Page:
The energy company wants to buy 7,600 acres from Castle Mountain Venture to make up for desert tortoise habitat lost to the Ivanpah development. The first phase of the BrightSource project already has displaced 23 tortoises, a species threatened with extinction.

Such a deal would prohibit future mining, making the land an even stronger candidate for inclusion in the national preserve.

BrightSource's land-acquisition proposal is under review by the state energy commission, the BLM, California Department of Fish and Game, and U.S. Fish and Wildlife Service.

Unanswered Questions

Complicating efforts to restore the valley to a wilder state are the pending wind development application and questions about whether tortoises actually would live in the area, as BrightSource envisions.

Oak Creek Energy Co., which has wind farms in the Tehachapi area, filed an application with the U.S. Bureau Land Management to develop wind turbines on thousands of acres of public land near the mine.

Ed Duggan, the company's executive vice president, said wind energy can be developed there in conjunction with conservation efforts. The company would mostly use existing roads and other disturbed areas, he said.

If the various agencies approve BrightSource's plan to buy the former mining land, it might not benefit tortoises much, according to some observers.

"It's pretty poor habitat," said Mike Conner, California director of the Western Watersheds Project, a conservation group that has followed efforts to bring large energy developments to the desert.

A wildlife survey of the mining area done last March found tortoise burrows but no live animals, and Juan Hernandez, a biologist retained by the mining partnership.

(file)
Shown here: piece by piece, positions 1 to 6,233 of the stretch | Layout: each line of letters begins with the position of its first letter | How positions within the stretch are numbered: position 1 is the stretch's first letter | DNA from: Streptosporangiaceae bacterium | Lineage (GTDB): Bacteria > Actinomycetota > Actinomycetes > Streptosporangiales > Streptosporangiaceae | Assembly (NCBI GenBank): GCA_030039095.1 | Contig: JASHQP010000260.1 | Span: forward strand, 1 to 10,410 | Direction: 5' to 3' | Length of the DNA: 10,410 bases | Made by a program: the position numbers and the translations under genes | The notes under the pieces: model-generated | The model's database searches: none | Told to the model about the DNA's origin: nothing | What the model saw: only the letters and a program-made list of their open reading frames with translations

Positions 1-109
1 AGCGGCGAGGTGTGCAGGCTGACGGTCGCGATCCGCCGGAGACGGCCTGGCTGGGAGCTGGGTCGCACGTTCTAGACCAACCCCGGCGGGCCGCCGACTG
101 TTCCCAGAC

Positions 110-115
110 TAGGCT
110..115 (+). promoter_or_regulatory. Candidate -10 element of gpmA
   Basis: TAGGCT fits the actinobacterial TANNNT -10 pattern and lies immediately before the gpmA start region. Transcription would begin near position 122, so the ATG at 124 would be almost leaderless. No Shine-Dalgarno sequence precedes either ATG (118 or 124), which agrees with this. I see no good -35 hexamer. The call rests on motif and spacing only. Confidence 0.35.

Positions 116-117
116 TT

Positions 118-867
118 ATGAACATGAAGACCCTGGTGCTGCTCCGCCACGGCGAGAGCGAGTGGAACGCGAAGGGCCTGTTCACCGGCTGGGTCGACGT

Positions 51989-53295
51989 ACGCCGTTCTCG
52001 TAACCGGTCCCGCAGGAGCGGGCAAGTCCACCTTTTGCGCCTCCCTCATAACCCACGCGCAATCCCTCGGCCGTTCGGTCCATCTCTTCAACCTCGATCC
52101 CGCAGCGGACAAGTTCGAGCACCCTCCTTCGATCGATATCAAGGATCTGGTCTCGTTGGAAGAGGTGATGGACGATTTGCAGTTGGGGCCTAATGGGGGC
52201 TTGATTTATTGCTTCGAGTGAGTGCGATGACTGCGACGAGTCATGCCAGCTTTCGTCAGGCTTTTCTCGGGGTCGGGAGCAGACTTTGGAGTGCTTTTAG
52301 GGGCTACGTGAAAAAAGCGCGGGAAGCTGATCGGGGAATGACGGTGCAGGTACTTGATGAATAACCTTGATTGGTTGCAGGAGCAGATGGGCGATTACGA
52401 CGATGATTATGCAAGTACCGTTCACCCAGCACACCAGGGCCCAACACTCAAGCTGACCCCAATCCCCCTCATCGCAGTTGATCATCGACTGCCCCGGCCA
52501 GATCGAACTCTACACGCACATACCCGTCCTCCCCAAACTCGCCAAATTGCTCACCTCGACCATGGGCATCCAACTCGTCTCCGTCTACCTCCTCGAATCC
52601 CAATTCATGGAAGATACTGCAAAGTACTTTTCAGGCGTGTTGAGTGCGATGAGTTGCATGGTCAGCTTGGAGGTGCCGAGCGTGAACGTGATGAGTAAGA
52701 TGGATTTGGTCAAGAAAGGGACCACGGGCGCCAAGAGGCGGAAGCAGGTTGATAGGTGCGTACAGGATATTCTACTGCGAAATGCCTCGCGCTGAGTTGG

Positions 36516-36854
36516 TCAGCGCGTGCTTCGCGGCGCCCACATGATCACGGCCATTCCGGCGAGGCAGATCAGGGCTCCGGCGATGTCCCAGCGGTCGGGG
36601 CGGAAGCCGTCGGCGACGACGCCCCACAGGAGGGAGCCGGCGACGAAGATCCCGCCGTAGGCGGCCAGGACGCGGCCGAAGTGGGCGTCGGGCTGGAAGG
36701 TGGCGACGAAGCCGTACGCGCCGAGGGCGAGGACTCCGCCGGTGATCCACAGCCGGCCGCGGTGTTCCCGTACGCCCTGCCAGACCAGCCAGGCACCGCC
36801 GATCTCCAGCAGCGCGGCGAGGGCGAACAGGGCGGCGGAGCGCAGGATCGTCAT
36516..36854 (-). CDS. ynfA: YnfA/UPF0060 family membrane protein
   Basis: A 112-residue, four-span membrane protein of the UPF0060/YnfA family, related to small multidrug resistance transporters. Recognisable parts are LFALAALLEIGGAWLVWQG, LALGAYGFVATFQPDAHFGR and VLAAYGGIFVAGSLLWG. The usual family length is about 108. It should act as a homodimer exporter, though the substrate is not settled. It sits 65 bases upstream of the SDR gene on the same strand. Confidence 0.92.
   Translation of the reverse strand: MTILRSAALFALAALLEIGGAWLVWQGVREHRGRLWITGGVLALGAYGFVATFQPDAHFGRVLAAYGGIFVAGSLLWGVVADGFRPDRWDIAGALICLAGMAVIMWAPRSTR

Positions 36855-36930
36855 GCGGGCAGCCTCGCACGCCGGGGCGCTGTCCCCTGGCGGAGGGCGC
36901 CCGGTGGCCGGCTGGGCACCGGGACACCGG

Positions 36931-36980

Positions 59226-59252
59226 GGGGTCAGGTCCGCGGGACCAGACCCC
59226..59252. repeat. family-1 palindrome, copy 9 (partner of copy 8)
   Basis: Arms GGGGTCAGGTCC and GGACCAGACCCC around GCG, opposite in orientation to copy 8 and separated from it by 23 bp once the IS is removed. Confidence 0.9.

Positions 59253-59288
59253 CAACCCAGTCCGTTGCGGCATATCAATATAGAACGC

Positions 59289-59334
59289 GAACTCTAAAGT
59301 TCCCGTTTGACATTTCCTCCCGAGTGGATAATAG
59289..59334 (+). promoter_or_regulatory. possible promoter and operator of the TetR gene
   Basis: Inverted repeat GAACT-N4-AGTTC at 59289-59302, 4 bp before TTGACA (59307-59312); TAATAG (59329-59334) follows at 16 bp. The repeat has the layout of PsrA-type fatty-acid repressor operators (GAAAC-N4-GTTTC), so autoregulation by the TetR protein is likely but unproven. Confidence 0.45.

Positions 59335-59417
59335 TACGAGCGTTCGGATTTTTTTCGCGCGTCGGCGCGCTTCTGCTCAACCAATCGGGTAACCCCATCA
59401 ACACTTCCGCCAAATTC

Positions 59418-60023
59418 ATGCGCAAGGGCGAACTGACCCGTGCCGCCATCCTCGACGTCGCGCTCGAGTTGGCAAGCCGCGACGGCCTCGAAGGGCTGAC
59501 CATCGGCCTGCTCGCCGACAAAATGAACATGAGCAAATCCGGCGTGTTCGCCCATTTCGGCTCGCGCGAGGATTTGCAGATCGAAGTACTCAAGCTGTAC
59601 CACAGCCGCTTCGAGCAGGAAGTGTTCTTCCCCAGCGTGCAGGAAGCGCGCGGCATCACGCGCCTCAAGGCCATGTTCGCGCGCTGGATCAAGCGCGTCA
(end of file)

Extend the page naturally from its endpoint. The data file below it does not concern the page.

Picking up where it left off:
Replacement habitat should be of equal or better quality than the habitat destroyed, and the proposed replacement land just isn't as good for tortoises, Conner said.

U.S. Geological Survey scientist Kristin Berry, who has studied the animals since the 1970s, said tortoises are found only occasionally at elevations above 4,000 feet. The land BrightSource wants to buy ranges from 4,100 to 5,200 feet.

Hernandez said about 3,200 acres of the land under consideration has plants that tortoises eat, including desert dandelion, lotus and notched phacelia.

Mick Lynch, the mine manager, said tortoises were fenced out of the mining area about 20 years ago, but those fences have since been removed so the animals can return.

In addition, tortoises are expected to migrate to higher elevations as the globe warms, according to the land-buy proposal BrightSource submitted to the California Energy Commission and other agencies.

Bighorns At Play

Lamfrom and Hernandez said protecting the land around the mine would have conservation benefits beyond providing habitat for tortoises.

The area includes a rare ecosystem of native bunch grasses and a forest of full-sized Joshua trees.

Adding the area to the preserve could allow for reintroduction of antelope-like pronghorn, which are second only to the cheetah in running speed. The grazers are believed to have been hunted out by gold miners in the early 20th century.

The area also is a route for bighorn sheep making their way between the Piute and New York mountain ranges. Lynch said he often has seen bighorns running up and down the steep slopes of mine pits. "They are like kids at a playground," he said.

Lamfrom is hopeful that the deal will win approval and the land can become part of the Mojave National Preserve. "This could be the finest example of high desert grasslands in California," he said.